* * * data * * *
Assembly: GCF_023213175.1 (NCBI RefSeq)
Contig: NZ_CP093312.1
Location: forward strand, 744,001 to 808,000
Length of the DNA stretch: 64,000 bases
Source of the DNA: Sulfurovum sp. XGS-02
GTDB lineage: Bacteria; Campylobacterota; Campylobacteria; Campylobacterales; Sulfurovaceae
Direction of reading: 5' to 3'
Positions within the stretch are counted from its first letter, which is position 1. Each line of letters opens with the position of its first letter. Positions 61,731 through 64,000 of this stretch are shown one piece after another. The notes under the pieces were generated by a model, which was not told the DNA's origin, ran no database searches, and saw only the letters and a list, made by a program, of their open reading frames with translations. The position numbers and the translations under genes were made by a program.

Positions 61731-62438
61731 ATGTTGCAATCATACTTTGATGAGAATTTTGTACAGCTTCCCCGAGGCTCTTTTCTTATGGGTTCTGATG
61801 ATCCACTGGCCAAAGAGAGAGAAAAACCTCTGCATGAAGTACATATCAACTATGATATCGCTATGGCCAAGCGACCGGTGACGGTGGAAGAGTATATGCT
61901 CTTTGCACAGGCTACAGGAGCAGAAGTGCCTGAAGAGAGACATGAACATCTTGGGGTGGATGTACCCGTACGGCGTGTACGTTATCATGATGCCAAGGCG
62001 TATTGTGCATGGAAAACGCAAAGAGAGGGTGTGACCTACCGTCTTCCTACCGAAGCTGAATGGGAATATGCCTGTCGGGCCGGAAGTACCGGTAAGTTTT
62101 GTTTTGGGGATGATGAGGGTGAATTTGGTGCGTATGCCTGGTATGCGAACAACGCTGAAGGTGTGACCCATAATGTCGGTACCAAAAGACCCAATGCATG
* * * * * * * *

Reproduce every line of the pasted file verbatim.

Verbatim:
Assembly: GCF_023213175.1 (NCBI RefSeq)
Contig: NZ_CP093312.1
Location: forward strand, 744,001 to 808,000
Length of the DNA stretch: 64,000 bases
Source of the DNA: Sulfurovum sp. XGS-02
GTDB lineage: Bacteria; Campylobacterota; Campylobacteria; Campylobacterales; Sulfurovaceae
Direction of reading: 5' to 3'
Positions within the stretch are counted from its first letter, which is position 1. Each line of letters opens with the position of its first letter. Positions 61,731 through 64,000 of this stretch are shown one piece after another. The notes under the pieces were generated by a model, which was not told the DNA's origin, ran no database searches, and saw only the letters and a list, made by a program, of their open reading frames with translations. The position numbers and the translations under genes were made by a program.

Positions 61731-62438
61731 ATGTTGCAATCATACTTTGATGAGAATTTTGTACAGCTTCCCCGAGGCTCTTTTCTTATGGGTTCTGATG
61801 ATCCACTGGCCAAAGAGAGAGAAAAACCTCTGCATGAAGTACATATCAACTATGATATCGCTATGGCCAAGCGACCGGTGACGGTGGAAGAGTATATGCT
61901 CTTTGCACAGGCTACAGGAGCAGAAGTGCCTGAAGAGAGACATGAACATCTTGGGGTGGATGTACCCGTACGGCGTGTACGTTATCATGATGCCAAGGCG
62001 TATTGTGCATGGAAAACGCAAAGAGAGGGTGTGACCTACCGTCTTCCTACCGAAGCTGAATGGGAATATGCCTGTCGGGCCGGAAGTACCGGTAAGTTTT
62101 GTTTTGGGGATGATGAGGGTGAATTTGGTGCGTATGCCTGGTATGCGAACAACGCTGAAGGTGTGACCCATAATGTCGGTACCAAAAGACCCAATGCATG